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The algorithm is purely combinatorial: it doesn't depend on the actual values of the elements. That can be made explicit by using more general types. Compare these signatures:

ansatzEtas :: Integer -> Forest String
ansatzEtas :: Integer -> [a] -> Forest (a, a)
-- takes the alphabet as a parameter (length must be >= the first argument n)
  • The output is guaranteed to be a forest of pairs.

  • Now that a is a type parameter, we are guaranteed that the pairs contain only elements from the original list.


We can easily get back a forest of strings using the fact that trees are functors:

pairToList :: Forest (a, a) -> Forest [a]
pairToList = (fmap . fmap) (\(x, y) -> [x, y])

More precise types make mistakes much less likely, and can even help us know what to write. For example, imagine we're still trying to write innerEtas, and we want to know what to put in place of the underscore:

innerEtas :: String -> [(String, String)]
innerEtas (x:xs) = map (\a -> (_, filter (/=a) xs)) xs

We can try to compile this code as it is, with the underscore, and GHC will report that this hole is of expected type String.

• Found hole: _ :: String

It also helpfully tells us that xs :: [Char] is in scope. On a tired day, one might then mistakenly interpret that as advice to put xs in:

innerEtas (x:xs) = map (\a -> (xs, filter (/=a) xs)) xs
                               -- Bug!

Looking back, before we even start writing innerEtas, we know that it's supposed to give us pairs, and we can say it in the type.

innerEtas :: [a] -> [((a, a), [a])]
innerEtas (x:xs) = map (\a -> (_, filter (/=a) xs)) xs

Here we would be told the following expected type:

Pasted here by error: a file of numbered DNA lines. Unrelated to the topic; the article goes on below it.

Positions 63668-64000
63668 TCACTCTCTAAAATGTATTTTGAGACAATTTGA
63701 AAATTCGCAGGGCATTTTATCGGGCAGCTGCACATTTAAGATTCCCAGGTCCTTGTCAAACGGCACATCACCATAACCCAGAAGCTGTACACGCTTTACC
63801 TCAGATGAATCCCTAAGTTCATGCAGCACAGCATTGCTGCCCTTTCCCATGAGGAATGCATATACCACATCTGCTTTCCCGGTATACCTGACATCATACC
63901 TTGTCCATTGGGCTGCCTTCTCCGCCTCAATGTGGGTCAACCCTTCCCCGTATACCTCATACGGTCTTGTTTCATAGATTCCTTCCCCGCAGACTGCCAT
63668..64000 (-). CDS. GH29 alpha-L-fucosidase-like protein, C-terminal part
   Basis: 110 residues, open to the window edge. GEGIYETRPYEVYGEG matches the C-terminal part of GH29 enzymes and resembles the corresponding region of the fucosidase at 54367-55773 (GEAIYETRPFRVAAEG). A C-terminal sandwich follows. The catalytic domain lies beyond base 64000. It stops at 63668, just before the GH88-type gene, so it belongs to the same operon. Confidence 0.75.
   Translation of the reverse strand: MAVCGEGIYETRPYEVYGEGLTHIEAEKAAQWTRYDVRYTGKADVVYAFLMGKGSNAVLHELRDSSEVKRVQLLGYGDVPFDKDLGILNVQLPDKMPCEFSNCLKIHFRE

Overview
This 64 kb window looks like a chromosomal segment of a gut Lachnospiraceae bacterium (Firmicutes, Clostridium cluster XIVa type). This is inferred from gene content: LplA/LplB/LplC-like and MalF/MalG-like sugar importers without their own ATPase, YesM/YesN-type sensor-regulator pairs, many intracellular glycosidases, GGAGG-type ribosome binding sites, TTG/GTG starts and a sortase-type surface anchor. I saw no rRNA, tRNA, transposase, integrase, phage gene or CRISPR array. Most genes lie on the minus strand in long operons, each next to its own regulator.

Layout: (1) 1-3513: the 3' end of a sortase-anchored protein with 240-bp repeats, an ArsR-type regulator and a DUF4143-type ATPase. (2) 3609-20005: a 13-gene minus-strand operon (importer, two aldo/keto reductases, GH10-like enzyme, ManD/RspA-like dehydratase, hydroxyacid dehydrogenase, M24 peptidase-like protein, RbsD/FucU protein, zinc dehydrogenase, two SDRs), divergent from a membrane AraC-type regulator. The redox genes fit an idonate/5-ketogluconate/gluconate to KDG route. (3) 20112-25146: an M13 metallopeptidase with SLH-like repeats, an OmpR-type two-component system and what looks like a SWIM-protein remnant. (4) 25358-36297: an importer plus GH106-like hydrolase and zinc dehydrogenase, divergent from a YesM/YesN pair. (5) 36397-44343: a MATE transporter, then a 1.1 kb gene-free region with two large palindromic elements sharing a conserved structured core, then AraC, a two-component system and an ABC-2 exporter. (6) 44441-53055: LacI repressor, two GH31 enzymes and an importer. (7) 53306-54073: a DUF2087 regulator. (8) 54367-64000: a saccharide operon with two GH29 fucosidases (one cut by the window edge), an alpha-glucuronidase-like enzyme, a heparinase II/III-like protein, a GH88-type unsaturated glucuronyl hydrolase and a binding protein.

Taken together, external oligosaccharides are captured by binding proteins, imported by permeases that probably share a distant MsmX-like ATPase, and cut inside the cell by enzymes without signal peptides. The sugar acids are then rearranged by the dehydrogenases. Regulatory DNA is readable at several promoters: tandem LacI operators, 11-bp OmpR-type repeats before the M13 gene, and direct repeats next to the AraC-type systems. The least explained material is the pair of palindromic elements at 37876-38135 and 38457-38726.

• Found hole: _ :: (a, a)

Which is hopefully much more helpful to determine what goes where.


This generalization may introduce a bit of a challenge, because innerEtas uses (/=), which requires an Eq constraint. Two options:

  • Just add the Eq a constraint everywhere, this is an easy solution, we still get most of the benefits of the generalization anyway.
  • Rewrite innerEtas to not use (/=), instead write a custom recursive function or use other combinators than filter. This can help avoid mistakes when making heavy use of Eq, but arguably this is not the case here.

Still, in this case there's a cute one-liner to extract an element from a list and keep the rest, nondeterministically, without using Eq:

pick :: [a] -> [(a, [a])]
pick xs = [(y, ys ++ ys') | (ys, y : ys') <- liftA2 zip inits tails xs]
-- inits, tails from Data.List

-- Example
pick [1,2,3] = [(1,[2,3]),(2,[1,3]),(3,[1,2])]

Some refactoring is possible between innerEtas and buildEtas. There is redundancy because both are checking whether the list is empty. In fact, x is quite a bit more special than the other elements, and we can take it apart in buildEtas already. Then innerEtas could take x separately from the tail as an argument, but it becomes a one-liner that we might as well inline:

buildEtas :: [a] -> Forest (a, a)
buildEtas [] = []
buildEtas (x : []) = undefined   -- I think this is unnecessary, but kept it to remain close to the original code
buildEtas (x : xs) = let ys = map (\(y, zs) -> ((x, y), zs) (pick xs)
                     in map (\(node, list) -> Node node $ buildEtas list) ys